Cracks in your foundation can be scary and, we’re not going to lie, could indicate a big problem. However, they can also stem from normal wear and tear and end up being harmless.

A good rule of thumb is if the crack is less than ⅛-inch wide, it shouldn’t be cause for alarm; however, it may be best to consult a professional.

Let’s take a closer look at the different types of foundation cracks, what causes them and how to repair them.

  • Vertical cracks: Vertical cracks go up and down the foundation wall. They’re usually caused by the soil around the footing compressing or washing away, which causes that part of the foundation to settle a little lower. While these cracks are common and do not necessarily indicate a major structural issue, they’re known to allow water in through the wall.

Fix: The most common fix for this type of crack is a urethane or epoxy injection, which provides a flexible seal. It’s best to hire a professional home builder or contractor to repair these cracks.

  • Horizontal cracks: Horizontal cracks are the most serious type of foundation crack, and they run sideways across the wall. These cracks indicate a bowing foundation, which can lead to structural failure and cause the house to collapse. If you have horizontal cracks in your foundation, it’s imperative to have a licensed structural engineer inspect the wall and create a plan to repair it.

Fix: Some techniques to repair horizontal cracks involve bracing the wall with steel beams or braces, pulling the wall back with exterior anchors or installing a carbon fiber sheet over the wall.

  • Stair step cracks: Stair step cracks are vertical and horizontal, and are typically caused by soil pressure or settlement. They occur most often in brick and concrete block walls, and usually show up in the mortar joints, where two blocks meet. If the stair step cracks followed by the mortar joints, that probably doesn’t indicate a bigger problem.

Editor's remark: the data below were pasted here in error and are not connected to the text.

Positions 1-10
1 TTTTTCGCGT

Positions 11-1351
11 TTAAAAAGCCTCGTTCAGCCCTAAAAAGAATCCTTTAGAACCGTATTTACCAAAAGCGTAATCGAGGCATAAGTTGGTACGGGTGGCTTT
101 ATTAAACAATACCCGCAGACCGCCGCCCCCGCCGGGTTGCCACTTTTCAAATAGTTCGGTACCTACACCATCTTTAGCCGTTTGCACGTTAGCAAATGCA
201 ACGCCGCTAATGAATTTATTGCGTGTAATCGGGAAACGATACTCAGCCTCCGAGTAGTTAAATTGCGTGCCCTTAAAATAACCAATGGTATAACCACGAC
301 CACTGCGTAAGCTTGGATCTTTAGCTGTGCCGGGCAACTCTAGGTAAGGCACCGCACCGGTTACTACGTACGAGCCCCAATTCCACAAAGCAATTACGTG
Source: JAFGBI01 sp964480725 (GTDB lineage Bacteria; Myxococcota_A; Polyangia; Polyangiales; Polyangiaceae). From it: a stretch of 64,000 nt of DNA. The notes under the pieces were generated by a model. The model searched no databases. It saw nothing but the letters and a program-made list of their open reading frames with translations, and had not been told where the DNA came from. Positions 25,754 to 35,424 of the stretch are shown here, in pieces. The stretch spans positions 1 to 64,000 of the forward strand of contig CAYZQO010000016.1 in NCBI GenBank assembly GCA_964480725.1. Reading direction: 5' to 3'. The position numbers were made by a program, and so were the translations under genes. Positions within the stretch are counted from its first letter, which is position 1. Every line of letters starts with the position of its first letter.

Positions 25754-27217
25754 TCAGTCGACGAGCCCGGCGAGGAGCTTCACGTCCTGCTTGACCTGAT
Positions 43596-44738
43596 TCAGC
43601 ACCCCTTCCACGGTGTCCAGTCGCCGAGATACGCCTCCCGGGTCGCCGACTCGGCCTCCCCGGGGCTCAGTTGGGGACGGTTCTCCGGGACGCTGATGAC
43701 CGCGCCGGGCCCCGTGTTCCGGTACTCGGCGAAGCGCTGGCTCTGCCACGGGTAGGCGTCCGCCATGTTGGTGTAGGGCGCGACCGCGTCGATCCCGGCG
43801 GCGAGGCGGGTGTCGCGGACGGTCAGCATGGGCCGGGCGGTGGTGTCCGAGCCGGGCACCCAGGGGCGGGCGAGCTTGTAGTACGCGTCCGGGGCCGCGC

Fix: You can usually fix these cracks by repointing the mortar. However, if the stair step cracks are in the concrete block itself, that can be a larger issue. You’ll need to have a structural engineer take a look to diagnose the problem and figure out how to fix it.

  • Shrinkage cracks: These are hairline cracks that come from normal wear and tear or shrinkage of the concrete or mortar. They won’t change in size nor do they threaten the integrity of your foundation. You won’t need to worry about repairing these cracks, but you do need to keep an eye on them.


Leaking is common in basements since they are underground. Leaks can come from a few places. They can come in through a crack in your foundation, seep through porous cinder blocks or be pushed up from the ground through hydrostatic pressure.

Water can cause your soil to expand or erode, both of which can cause foundation cracks and even eventual failure. If you’re building your home, waterproof the exterior of your foundation as you build it. This will help prevent any water issues and can save you money in the long run.

If the home is already built, one of the best ways to prevent water issues is to install a French drain, fix the grading of your yard, extend your downspouts and figure out other ways to divert water from your home. You could also excavate around the perimeter of your home and waterproof it that way. However, this option will likely cost thousands of dollars.

Settling Or Sinking 

Some settling is common, but serious settling or even sinking can threaten the integrity of your foundation. A few signs your home is sinking or settling are cracks in walls or above door frames, uneven flooring and doors that stick. To fix this problem, you may need to install concrete underpinnings or concrete piers.

Termite Damage

Termite damage is most common in crawl spaces and pier and beam foundations since they provide space for these pests. While they can’t cause damage to concrete or cinder block foundations, termites can weaken wood support beams.

Signs of infestation include seeing flying termites or piles of wings, mud tunnels in your crawl space and honeycomb patterns in your wood. To get rid of a termite infestation, you’ll need to contact professional exterminators who can create a custom treatment plan for your home. Treatment may include laying bait traps, using insecticides and spraying a protective barrier around the area.

The Bottom Line: Invest In Your House Foundation

A house foundation may be expensive, but it’s the first step toward building the home of your dreams. If you want to avoid future problems with your home’s foundation, such as termite or water damage, it’s imperative that you research the type of foundation best suited for your location before moving forward with the home building process.

If you’re ready to lay your home’s foundation but not quite ready to pay for it, learn more about how construction loans can help finance your next home. While Quicken Loans® doesn’t offer construction loans, we can help refinance construction loans into regular mortgages through Rocket Mortgage®.